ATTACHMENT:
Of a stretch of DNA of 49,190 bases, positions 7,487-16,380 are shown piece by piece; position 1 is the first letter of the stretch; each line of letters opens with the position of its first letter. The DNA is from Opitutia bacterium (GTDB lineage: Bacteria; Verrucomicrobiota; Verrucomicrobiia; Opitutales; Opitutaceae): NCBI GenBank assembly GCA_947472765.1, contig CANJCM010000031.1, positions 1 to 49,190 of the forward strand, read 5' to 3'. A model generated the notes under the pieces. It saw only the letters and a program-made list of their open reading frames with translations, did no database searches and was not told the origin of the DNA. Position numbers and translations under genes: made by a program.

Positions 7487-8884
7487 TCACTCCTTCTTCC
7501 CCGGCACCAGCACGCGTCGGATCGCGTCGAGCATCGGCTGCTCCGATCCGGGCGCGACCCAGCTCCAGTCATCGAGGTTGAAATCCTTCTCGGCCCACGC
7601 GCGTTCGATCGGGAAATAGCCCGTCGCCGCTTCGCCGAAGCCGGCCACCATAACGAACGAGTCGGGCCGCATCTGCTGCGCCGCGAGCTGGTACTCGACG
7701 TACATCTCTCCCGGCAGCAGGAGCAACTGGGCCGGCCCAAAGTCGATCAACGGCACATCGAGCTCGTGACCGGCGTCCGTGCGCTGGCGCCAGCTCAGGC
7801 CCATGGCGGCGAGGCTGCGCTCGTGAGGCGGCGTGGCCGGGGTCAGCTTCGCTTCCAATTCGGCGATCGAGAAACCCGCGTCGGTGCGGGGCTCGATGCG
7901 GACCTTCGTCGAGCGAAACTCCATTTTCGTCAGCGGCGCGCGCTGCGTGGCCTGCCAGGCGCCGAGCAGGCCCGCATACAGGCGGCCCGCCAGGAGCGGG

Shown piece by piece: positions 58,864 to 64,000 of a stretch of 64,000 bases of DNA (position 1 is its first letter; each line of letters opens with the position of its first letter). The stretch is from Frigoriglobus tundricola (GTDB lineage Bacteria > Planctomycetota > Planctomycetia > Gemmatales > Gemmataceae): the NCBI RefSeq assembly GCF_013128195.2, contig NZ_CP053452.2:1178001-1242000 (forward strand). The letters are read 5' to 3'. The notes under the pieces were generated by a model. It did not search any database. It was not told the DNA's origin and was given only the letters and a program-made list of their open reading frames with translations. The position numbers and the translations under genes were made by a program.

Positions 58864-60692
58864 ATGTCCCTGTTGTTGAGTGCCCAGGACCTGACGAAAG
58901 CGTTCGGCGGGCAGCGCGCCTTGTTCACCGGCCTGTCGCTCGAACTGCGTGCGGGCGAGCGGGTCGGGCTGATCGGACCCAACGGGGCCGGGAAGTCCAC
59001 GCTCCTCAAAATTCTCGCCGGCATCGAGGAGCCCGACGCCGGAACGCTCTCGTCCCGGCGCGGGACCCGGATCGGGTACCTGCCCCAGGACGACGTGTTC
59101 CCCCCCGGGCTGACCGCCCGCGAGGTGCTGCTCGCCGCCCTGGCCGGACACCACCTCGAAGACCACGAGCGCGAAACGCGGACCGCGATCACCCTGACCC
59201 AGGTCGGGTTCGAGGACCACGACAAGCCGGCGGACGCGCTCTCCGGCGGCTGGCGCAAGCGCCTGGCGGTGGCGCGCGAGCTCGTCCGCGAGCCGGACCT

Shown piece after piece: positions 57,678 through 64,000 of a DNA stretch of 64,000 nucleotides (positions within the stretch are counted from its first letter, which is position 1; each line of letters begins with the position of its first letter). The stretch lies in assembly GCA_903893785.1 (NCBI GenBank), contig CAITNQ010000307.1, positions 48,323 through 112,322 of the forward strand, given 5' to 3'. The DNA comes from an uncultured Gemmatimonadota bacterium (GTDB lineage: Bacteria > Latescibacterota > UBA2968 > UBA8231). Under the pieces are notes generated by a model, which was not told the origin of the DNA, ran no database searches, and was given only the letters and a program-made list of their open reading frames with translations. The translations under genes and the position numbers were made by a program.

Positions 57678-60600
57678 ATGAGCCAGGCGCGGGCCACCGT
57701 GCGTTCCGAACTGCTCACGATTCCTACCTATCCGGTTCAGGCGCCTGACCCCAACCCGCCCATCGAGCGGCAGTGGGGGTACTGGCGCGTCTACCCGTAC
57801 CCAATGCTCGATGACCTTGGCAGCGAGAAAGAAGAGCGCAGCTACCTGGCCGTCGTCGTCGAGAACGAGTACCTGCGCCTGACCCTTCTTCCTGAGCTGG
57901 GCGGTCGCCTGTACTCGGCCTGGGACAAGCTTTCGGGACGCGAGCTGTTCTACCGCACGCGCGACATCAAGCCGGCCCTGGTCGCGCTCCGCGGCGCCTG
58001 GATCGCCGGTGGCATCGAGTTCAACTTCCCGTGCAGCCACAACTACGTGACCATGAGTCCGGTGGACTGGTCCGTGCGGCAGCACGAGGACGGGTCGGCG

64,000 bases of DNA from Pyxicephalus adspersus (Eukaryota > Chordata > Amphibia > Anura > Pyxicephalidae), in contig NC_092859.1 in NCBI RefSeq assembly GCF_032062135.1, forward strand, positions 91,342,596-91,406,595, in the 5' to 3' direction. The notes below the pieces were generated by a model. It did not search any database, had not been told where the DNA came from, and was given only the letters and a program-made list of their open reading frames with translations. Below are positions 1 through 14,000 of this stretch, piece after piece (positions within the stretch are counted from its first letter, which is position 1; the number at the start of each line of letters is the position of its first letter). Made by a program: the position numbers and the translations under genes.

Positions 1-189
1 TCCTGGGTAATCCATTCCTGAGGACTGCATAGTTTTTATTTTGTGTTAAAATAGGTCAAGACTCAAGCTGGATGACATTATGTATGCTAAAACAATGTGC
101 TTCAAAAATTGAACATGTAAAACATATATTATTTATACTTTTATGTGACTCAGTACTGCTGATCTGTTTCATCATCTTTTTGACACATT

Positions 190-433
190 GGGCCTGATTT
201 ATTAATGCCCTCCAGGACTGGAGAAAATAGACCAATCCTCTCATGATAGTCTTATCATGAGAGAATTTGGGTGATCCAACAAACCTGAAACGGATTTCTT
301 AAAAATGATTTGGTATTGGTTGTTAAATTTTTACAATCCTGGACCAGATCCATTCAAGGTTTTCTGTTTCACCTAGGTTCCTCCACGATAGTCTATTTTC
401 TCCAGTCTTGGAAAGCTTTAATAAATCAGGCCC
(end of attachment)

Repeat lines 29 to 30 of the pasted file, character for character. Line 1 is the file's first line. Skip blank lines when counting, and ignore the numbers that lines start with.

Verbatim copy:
201 ATTAATGCCCTCCAGGACTGGAGAAAATAGACCAATCCTCTCATGATAGTCTTATCATGAGAGAATTTGGGTGATCCAACAAACCTGAAACGGATTTCTT
301 AAAAATGATTTGGTATTGGTTGTTAAATTTTTACAATCCTGGACCAGATCCATTCAAGGTTTTCTGTTTCACCTAGGTTCCTCCACGATAGTCTATTTTC